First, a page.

The Extreme North of Cameroon is aptly named for a variety of reasons, apart from being the remote northern terminus of the country. It is, in many respects, a land of extremes with a vastly different character from the Grand South. Situated at the edge of Sahelian Africa, the climate is typically hot and arid with dry season temperatures reaching highs of 118°F (48°C). During this period, the rain ceases to fall in any appreciable amount for months on end, replaced by Harmattan dust whipped up from the depths of the Sahara Desert. When the rains return, bone dry mayos (rivers) and plains are subject to flash floods that may displace entire villages. Lacking any viable roads linking it to the south, travel to the region is achieved only by booking a flight on a small plane (fast and expensive) or an overnight train from Yaoundé followed by an 8 hour bus trip (slow and affordable).
With all its challenges—the climate, geographic isolation, poverty, poor infrastructure—it’s about as unlikely a place as any to find a nascent mobile software scene.
Until Djorwe Temoa arrived, that is.
Born and raised in the village of Tchatibali, Djorwe traveled to study at the prestigious National Advanced School of Engineering Polytechnique in Yaoundé. Degree in hand, Djorwe began his career in 2001 working for Orange, a leading mobile service provider. After his success in the mobile industry, he returned to the Extreme North with his wife. Following BarCamp Cameroon, Djorwe asked if he could visit Limbe Labs to get a copy of the iPhone SDK (at a whopping 2.3GB, a download well beyond the grasp of most Africans).
While he copied a trove of Mac OS X software to his external hard drive, Djorwe demonstrated two mobile apps he’s developed for the local market. I assumed that Mac users were rare in Maroua and aspiring iPhone app developers rarer still, so I was eager to hear his story. Djorwe was happy to oblige. The highlights of our conversation are below:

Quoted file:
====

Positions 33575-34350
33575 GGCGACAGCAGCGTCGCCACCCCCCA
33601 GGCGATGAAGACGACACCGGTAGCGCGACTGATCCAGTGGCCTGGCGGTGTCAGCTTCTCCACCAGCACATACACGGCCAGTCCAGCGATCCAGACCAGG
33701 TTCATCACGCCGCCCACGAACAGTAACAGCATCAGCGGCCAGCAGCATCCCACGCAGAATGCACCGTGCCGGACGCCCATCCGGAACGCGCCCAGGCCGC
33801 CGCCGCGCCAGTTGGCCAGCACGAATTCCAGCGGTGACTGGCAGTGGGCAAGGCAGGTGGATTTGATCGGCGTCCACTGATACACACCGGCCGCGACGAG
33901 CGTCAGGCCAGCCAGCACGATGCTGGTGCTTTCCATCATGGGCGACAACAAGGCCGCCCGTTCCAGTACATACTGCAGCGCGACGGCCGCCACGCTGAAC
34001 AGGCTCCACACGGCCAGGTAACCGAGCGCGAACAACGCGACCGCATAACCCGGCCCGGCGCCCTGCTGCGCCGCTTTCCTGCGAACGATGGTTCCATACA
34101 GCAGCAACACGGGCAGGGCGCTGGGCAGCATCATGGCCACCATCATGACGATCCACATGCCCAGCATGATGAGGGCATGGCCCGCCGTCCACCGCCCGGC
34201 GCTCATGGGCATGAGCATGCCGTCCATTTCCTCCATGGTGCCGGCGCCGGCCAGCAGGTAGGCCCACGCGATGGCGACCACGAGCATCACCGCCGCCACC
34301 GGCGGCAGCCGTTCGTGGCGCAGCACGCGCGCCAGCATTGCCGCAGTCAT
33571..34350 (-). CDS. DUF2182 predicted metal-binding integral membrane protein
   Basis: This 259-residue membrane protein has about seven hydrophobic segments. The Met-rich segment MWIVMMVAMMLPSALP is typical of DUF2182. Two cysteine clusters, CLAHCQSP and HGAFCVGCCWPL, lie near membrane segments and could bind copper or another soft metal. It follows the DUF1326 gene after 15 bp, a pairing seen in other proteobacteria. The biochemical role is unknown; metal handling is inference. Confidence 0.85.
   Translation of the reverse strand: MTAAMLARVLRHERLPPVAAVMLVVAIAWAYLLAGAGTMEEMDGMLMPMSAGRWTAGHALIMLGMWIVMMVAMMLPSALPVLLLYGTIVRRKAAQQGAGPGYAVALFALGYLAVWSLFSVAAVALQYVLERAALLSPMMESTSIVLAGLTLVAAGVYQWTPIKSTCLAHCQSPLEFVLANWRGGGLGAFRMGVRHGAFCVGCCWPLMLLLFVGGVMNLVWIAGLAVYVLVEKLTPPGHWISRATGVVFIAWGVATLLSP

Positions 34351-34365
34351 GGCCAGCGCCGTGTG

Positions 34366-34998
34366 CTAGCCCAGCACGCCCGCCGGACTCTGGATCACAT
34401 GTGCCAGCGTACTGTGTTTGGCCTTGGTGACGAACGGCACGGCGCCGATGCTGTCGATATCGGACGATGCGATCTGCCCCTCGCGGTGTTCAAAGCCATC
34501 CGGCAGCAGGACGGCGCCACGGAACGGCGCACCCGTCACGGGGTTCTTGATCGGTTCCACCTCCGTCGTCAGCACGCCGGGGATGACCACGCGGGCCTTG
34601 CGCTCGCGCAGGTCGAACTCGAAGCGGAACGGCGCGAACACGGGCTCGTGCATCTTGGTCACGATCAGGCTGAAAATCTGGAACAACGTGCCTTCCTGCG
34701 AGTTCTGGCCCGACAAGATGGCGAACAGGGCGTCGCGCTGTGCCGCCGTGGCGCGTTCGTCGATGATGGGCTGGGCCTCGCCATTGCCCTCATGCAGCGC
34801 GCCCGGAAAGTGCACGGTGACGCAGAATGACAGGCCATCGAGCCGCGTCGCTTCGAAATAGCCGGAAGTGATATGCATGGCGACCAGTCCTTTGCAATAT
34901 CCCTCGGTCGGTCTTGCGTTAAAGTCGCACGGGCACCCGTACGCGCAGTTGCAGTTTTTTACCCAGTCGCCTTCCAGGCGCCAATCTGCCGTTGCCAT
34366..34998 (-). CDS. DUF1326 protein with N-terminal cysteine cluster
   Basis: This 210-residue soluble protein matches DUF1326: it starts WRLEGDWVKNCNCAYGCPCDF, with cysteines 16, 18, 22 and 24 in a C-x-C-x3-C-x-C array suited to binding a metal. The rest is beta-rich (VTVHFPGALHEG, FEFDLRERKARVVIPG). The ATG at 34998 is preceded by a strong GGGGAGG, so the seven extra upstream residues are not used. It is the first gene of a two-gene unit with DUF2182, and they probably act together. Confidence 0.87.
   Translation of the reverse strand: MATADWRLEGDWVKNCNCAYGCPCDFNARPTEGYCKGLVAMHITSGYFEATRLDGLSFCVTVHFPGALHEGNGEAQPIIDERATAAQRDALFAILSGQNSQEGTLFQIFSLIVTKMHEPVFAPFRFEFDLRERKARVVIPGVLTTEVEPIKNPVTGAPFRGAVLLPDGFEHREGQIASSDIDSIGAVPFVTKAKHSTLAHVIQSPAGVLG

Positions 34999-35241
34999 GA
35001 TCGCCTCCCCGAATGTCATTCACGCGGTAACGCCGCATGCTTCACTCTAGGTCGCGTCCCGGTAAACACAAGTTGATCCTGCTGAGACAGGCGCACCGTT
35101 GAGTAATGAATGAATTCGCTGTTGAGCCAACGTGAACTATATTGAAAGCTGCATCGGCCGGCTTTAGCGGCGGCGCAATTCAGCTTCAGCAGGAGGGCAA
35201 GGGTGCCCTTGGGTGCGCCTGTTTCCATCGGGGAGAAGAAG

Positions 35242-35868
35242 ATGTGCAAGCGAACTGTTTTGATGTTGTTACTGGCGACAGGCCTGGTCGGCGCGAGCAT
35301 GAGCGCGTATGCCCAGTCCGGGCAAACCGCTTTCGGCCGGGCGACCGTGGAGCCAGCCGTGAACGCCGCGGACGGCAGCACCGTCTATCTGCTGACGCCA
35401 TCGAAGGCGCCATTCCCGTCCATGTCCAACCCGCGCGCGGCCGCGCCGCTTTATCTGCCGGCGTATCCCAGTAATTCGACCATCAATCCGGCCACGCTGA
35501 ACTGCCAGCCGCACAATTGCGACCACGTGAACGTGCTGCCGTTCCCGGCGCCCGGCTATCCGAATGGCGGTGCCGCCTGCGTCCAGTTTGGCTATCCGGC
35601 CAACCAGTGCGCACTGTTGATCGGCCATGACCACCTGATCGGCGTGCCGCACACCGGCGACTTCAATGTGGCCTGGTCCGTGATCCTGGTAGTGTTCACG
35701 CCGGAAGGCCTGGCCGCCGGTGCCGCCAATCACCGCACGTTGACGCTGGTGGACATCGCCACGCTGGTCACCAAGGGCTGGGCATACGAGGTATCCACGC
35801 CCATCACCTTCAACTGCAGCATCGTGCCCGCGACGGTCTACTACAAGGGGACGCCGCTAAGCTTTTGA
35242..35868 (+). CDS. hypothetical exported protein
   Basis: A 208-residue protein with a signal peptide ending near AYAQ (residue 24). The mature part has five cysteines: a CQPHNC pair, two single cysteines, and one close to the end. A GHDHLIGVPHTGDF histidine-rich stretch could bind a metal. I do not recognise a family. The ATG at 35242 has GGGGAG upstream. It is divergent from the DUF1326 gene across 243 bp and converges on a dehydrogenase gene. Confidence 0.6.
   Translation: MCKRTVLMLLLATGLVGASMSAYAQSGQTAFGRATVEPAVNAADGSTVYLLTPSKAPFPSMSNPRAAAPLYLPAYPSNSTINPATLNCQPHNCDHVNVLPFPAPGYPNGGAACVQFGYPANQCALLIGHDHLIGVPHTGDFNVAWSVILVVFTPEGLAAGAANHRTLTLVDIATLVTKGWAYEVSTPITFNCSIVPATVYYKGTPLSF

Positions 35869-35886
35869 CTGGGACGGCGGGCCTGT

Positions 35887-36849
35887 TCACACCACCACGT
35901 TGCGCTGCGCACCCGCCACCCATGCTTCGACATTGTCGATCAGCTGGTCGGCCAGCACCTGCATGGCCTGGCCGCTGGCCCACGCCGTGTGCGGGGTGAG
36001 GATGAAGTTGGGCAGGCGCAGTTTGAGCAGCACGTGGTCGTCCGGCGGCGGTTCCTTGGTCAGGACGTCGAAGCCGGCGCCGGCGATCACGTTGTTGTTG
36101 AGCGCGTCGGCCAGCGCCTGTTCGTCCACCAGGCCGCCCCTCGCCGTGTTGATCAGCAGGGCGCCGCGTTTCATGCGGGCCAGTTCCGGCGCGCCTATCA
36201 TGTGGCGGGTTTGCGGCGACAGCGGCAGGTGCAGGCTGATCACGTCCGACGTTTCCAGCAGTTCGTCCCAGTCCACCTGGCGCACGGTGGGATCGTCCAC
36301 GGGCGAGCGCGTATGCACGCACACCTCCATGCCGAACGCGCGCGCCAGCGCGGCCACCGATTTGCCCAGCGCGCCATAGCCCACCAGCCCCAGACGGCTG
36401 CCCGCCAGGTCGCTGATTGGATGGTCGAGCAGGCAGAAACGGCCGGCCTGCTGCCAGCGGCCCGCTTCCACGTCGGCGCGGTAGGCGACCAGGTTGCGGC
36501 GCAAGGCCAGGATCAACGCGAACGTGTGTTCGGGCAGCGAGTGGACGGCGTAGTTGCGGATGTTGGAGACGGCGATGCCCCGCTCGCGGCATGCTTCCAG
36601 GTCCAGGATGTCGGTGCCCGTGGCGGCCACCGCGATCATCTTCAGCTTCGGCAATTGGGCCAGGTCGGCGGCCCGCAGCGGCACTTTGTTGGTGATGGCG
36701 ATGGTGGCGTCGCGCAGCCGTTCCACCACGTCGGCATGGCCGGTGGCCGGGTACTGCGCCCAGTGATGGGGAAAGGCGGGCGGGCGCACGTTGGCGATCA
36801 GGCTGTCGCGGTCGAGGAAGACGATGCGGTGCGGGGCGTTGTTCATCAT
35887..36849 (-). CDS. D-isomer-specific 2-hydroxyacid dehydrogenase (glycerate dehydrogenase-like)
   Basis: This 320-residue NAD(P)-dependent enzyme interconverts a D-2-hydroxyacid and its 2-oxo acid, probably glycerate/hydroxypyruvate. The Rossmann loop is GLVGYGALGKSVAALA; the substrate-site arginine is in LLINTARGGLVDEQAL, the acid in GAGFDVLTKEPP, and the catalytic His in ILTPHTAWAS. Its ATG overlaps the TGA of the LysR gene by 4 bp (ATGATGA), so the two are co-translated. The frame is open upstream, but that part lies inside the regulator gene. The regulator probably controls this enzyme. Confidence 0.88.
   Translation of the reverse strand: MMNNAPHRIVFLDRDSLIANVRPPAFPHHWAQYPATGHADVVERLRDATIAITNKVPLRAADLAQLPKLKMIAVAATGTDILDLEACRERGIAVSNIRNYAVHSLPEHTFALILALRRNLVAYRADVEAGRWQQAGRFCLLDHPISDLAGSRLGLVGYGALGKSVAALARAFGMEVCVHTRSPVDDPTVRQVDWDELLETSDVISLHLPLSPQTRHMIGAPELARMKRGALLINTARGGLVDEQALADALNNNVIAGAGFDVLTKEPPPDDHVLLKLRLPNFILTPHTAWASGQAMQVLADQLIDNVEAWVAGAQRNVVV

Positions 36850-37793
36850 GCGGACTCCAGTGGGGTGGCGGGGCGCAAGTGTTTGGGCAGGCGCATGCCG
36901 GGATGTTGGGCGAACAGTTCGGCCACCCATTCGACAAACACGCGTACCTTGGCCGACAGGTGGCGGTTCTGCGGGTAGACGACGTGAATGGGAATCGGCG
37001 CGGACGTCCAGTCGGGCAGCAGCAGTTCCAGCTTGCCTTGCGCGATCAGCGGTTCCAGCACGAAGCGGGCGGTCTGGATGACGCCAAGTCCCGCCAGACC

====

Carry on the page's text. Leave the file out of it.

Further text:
BZ: Tell me about becoming an entrepreneur with a focus on the mobile platform.
DT: I wanted to start my own IT company but I thought it required a big investment. Later, working with Jean-Francis [Ahanda], who was very interested in Open Source software, I discovered that it doesn’t take too much capital to start a software business. I also wanted to create software that most Cameroonians could use, which is why I chose the mobile platform.
BZ: And you’ve got a strong interest in the iPhone now?
DT: I’m interested in developing for the iPhone, but it’s very expensive. I know I won’t get one million subscribers in Cameroon with an iPhone app—not now. So I started with J2ME and SMS applications because more Cameroonians can benefit from them.
BZ: Describe for me what it’s like working as a software entrepreneur in Maroua. Are there others like you?
DT: I work from home. I can say, I don’t know anyone else in Maroua making mobile applications. As for the environment, it’s very hot—especially in March and April. So the best time for me to work is during the night. The good thing is it’s calm, so there’s no distractions. For an internet connection I use Camtel 128k ADSL, but it can go down for 1-2 days at times.
BZ: I couldn’t help but notice your new MacBook Air. I’m sure those are rare items in Maroua.
DT: Yes, they’re not common! (laughs) I bought the MacBook Air from a shop in Douala because I’m interested in building applications for the iPhone. Also, it’s a gift for myself.
Just when I think I have the software landscape in Cameroon pretty well figured out, a guy like Djorwe comes along to turn all my assumptions upside-down. If iPhone development can be done in Cameroon’s Extreme North—about as harsh a computing environment as one is likely to find anywhere—it opens up a vast range of potential footholds for software engineering elsewhere on the continent.
Djorwe is in Yaoundé as I write this, returning soon via train to his home in Maroua.